For those that have followed me for sometime, it’s likely you’ve heard about A.D.P:
Adapt, Develop, Progress
This three letter acronym is what I’ve used to develop seven Internet-based businesses since 1998.
I suppose you could even put this more bluntly:
Adapt Or Die
If we look at the web hosting industry specifically, there are thousands of companies that were once leaders in the late nineties only to be “put out” by a college student in his dorm room in Florida (Brent Oxley a/k/a HostGator).
What We Can Learn From Toys”R”Us
Before we answer that, let’s switch gears from web hosting for a moment and talk about toy retailer Toys”R”Us.
Growing up in a small town from West Virginia, it was a treat when I was younger, to make the hour drive to the nearest Toys”R”Us and get to pick out a toy.
I can remember being little and my mom having her sister who lived in Texas or my grandparents in Florida purchase “hard to find” items and have them shipped up.
That’s how it used to work.
Toys”R”Us was the leader in retail for toys and people went out of their way to shop their stores.
Fast forward to the days of Internet specifically Amazon.
I personally do 90% of my shopping there.
With a couple clicks on my computer or my iPhone I can find the item I’m looking for, read the reviews, and most of the time purchase it at a lower price than any store.
It’s fast, easy, and with my Prime membership, the item arrives on my doorstep usually in two days. I even subscribe to common house-hold items so I don’t even have to worry about going to look for them.
Recently Toys”R”Us announced they would be closing all their remaining stores, a couple months after filing for Chapter 11 bankruptcy protection.
Before they close, go to one of their locations and take a look around.
Still looks a lot like 1994 if you ask me.
Even though once very successful, doing the same old thing over-and-over again doesn’t work! Adapt, Develop, and Progress with the changing times.
What Could Toys”R”Us Have Done Differently?
Toys”R”Us saw the Internet coming, but instead of grabbing it and running with it, they put their business in the hands of the enemy.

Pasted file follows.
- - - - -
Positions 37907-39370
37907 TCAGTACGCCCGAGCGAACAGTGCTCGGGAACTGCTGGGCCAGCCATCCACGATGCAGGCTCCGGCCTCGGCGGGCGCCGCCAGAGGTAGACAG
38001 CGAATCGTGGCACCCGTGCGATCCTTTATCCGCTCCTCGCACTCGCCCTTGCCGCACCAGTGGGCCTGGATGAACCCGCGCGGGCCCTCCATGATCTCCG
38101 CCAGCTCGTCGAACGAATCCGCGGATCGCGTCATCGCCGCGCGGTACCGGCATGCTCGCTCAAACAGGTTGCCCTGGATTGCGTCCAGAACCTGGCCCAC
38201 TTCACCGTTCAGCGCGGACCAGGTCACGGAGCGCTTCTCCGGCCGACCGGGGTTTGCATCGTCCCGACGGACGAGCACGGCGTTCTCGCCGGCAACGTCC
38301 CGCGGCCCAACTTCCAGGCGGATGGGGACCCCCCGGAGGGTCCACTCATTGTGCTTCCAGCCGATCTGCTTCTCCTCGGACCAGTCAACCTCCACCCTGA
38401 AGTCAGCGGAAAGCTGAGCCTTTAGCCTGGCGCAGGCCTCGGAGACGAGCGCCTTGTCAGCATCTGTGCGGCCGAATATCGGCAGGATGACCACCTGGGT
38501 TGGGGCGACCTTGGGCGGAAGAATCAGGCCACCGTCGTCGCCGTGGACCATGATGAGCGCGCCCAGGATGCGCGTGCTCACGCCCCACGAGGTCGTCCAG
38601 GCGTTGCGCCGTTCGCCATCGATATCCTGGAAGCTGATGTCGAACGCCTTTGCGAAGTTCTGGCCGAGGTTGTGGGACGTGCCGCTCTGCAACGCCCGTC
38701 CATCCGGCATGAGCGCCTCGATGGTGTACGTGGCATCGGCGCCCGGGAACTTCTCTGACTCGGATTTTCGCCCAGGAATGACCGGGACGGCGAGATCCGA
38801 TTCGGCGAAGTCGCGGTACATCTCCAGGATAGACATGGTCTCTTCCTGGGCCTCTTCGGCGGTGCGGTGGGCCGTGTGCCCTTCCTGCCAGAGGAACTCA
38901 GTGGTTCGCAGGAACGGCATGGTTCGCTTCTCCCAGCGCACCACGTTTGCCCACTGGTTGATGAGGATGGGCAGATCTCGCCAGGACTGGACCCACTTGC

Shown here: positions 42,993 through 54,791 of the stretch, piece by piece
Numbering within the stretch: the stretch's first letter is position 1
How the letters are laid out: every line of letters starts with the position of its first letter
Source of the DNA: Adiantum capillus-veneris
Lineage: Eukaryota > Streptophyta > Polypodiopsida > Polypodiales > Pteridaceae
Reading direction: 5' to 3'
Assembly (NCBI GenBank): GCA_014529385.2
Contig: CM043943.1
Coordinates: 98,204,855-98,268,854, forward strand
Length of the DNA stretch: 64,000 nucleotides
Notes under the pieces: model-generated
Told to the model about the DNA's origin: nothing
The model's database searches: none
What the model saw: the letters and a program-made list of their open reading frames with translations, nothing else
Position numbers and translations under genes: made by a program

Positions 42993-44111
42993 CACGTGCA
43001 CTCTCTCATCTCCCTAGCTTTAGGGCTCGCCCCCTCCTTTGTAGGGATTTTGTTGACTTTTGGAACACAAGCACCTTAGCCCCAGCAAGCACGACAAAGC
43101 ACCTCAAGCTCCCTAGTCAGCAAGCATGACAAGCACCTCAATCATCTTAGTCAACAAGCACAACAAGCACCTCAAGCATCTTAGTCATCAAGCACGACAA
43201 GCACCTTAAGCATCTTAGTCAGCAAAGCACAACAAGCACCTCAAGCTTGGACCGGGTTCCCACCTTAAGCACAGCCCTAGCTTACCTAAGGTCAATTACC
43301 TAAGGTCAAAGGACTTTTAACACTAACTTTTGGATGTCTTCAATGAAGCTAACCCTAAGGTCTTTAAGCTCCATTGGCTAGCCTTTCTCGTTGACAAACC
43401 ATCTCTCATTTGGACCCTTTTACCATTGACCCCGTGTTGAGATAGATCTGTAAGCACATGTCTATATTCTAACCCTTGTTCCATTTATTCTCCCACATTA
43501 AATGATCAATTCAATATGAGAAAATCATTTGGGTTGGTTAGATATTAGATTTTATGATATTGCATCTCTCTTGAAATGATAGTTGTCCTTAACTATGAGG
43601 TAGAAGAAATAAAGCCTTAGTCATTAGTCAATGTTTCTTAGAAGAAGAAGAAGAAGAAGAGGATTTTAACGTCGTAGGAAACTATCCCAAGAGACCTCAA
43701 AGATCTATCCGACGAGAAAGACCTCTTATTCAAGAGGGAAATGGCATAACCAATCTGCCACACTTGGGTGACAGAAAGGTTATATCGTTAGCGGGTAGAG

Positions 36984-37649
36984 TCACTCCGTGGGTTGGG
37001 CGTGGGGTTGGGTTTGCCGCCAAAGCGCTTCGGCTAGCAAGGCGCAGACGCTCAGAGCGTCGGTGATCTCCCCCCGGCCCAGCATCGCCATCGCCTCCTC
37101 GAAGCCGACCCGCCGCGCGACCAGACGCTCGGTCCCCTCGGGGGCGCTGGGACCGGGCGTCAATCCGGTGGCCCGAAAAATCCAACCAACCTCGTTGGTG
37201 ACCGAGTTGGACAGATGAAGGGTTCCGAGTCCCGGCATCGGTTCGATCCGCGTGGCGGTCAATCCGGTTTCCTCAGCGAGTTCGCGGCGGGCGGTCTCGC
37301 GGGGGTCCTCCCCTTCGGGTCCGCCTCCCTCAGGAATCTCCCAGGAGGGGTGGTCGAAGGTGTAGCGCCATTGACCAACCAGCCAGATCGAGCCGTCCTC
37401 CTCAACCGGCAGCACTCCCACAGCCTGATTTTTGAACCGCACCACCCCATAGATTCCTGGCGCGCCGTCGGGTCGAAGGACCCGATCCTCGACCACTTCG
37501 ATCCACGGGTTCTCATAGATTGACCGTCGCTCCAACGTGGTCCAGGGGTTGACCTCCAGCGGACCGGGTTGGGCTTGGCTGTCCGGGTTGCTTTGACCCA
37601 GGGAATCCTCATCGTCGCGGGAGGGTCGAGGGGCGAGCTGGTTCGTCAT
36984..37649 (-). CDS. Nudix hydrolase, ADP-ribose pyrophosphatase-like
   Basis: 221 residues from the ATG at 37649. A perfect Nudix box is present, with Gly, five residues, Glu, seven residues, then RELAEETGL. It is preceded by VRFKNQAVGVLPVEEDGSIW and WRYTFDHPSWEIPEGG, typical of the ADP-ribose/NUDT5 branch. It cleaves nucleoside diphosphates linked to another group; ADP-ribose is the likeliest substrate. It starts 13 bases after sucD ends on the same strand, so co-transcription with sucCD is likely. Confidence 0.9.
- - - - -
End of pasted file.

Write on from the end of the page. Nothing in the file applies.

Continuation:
In 2000 they signed a 10-year partnership with Amazon giving them the exclusive rights to sell their toys.
While it sounded good on paper, Amazon didn’t honor the deal, claiming Toys”R”US couldn’t carry enough stock and failed to offer the most-popular-goods.
Even though in 2005, they filed a lawsuit, and won to terminate the agreement, severe damage had already been done.
What about the stores themselves? The “old retail” model simply doesn’t work anymore.
Stocking a store full of toys “used” to do the trick, but when you can have access to an endless inventory online, what is the motivation to drive out to a store?
Why didn’t they consider using some of their store space to offer something entertaining to kids. Look what LEGOLAND is doing in Kansas City as one example.
I don’t have all the answers, but obviously their way of doing things, didn’t work as they hoped.
How We See This In The Web Hosting Industry
Looking back to the web hosting industry, HostGator seemed to come out of “nowhere” in the early 2000s quickly gaining business over other top names.
Off the top of my head, I remember companies such as CommuniTech.net, Addr.com, Dial Tone Internet, etc. all that have vanished or are still around in very little capacity.
HostGator hit the ground running, developing a high quality hosting product, for an extremely good price, with very good customer service.
Where everyone else saw a market flooded with competition, Brent saw opportunity and capitalized on it, eventually selling to Endurance International Group for 200+ million.
But as we see with many large corporate takeovers, change doesn’t happen as fast, because things have to be voted on and approved by a board. It’s not as simple as creating new services and setting them live. Decisions are more closely calculated and it takes time.
In my opinion this is one reason why we’ve seen HostGator start to degress their position in the industry as a whole.
What Does This Mean For Web Hosts?
Simply put, Adapt or Die.
The Internet is still evolving.
Things are different today than they were yesterday. Tomorrow will be even more different.
It’s often said that time moves very fast in the “digital world.” Just look at where we are with smartphones in comparison to just a decade ago.
As a web host, we have to be completely willing and open to consistently change up our offerings catering to the evolving webmasters.
Nowadays with platforms such as WordPress anyone can have a professional website online within a couple of hours.
Gone are the days of having to learn HTML, hire a developer, purchase a web design, etc.
Throughout much of our Reseller Training I try to get this message across to our current and prospective customers.
There is still a HUGE need for web hosting, but it’s not the same it was even five years ago. Next year, will be a lot different than this year.
That’s why as CEO of NameHero I must operate with an open mind and always be willing to learn each day from my staff and customers.
Web Hosting: Adapt Or Die
I filmed a video where I get on my soap box and discuss this in a bit more detail:
Feel free to leave your comments below!
Ryan Gray is the founder and CEO of NameHero, one of the fastest growing independent web hosts in the United States. Ryan has been working online since 1998 and has over two-decades experience in Internet Entrepreneurship.